Hong Kong women weigh in on Angelina Jolie's breast cancer solution
It happened seven years ago, but Mary Hemrajani still tears up when she recounts her breast cancer ordeal. "There's a scar very deep inside of you that's very difficult to heal," says the 55-year-old, who runs a watchmaking business.
Diagnosed with stage-two breast cancer at age 48, she broke down. "My world collapsed. It was the first time I saw my husband cry. My family suffered because I suffered," Hemrajani says.
She had a mastectomy, endured chemotherapy for eight months and underwent breast reconstruction. Today, she is healthy and is the vice-chairwoman of the Hong Kong Breast Cancer Foundation.
"I hope that one day I can talk about it without feeling any pain," says Hemrajani, speaking last week at the launch of the foundation's "Survivorship Month", held in May each year.
Breast cancer can be far more traumatic psychologically than physically. Even without a diagnosis, the fear of getting the No 1 cancer among women can provoke radical responses - as actress Angelina Jolie has shown.
Jolie last week revealed in a column for The New York Times that she had surgery in February to remove both her breasts as a preventive measure. She carries the BRCA1 gene that puts her at high risk of developing breast and ovarian cancer. Her mother had died at 56 after battling cancer for nearly a decade.
The 37-year-old actress says the decision to have the surgery was "not easy" but a "happy" one. "My chances of developing breast cancer have dropped from 87 per cent to under 5 per cent," says Jolie, who had breast reconstruction with implants. "I can tell my children that they don't need to fear they will lose me to breast cancer."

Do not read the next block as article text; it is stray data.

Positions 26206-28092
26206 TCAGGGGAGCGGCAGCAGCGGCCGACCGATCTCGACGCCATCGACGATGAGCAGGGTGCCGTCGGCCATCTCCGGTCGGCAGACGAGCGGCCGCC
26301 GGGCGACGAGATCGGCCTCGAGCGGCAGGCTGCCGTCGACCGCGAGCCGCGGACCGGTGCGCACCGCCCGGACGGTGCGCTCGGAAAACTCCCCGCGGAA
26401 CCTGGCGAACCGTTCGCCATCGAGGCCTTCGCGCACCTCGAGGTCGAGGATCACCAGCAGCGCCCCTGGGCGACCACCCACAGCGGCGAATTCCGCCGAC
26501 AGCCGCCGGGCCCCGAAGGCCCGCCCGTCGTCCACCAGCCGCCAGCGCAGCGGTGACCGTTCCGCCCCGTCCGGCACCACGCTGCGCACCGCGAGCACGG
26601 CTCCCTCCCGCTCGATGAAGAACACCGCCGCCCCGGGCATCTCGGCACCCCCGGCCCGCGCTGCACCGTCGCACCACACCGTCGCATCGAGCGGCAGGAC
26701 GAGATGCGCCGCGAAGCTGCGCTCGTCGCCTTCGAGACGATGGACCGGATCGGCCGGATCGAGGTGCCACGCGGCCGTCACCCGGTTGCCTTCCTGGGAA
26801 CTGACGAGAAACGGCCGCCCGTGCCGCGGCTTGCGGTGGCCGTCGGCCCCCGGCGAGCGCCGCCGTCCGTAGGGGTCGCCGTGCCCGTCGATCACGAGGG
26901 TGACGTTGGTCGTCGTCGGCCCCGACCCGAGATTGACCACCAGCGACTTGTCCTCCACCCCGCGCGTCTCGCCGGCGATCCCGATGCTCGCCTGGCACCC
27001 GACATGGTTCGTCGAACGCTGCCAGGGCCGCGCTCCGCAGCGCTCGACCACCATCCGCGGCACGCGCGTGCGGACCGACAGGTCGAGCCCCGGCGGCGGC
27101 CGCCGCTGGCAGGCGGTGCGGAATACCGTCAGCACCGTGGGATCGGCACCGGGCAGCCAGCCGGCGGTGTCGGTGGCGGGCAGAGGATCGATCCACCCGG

About 0.1 to 0.2 per cent of the general population carry either the BRCA 1 or 2 mutation linked with increased risk of breast and/or ovarian cancer. Oncologist Dr Peter Choi Ho-keung says the average lifetime risk among BRCA-positive patients is 65 per cent - but can vary from 45 to 90 per cent.
Emotional worry is a strong factor that leads women to opt for prophylactic (preventive) mastectomy, according to a study by University of Texas MD Anderson Cancer Centre published in 2009.
Researchers screened 312 women for BRCA and found 70 per cent had breast cancer, while 28 per cent were BRCA-positive. Of the latter group, 65 per cent thought a preventive mastectomy was the only way to reduce their fears over contracting the disease.
"When the worry of developing cancer is interfering with a patient's day-to-day activities, then their quality of life is impacted," said Dr Jennifer Litton, an assistant professor at the Anderson Cancer Centre. A preventive mastectomy could help ease these worries.
Choi says he admires Jolie's courage to take action. But he cautions: "I would not advise anybody to do so without thorough consultation with a doctor, genetic counsellor, psychologist and family."
There are other measures to help safeguard against the disease, such as leading a healthier lifestyle and taking drugs such as the estrogen-inhibiting Tamoxifen. And frequent screening can help detect the disease early, which reduces mortality.
Female breast cancer cases have tripled in 20 years in Hong Kong, mainly due to a more Westernised lifestyle, the breast cancer fund says. In response, the fund has stepped up its services - such as information drives, and emotional and medical support.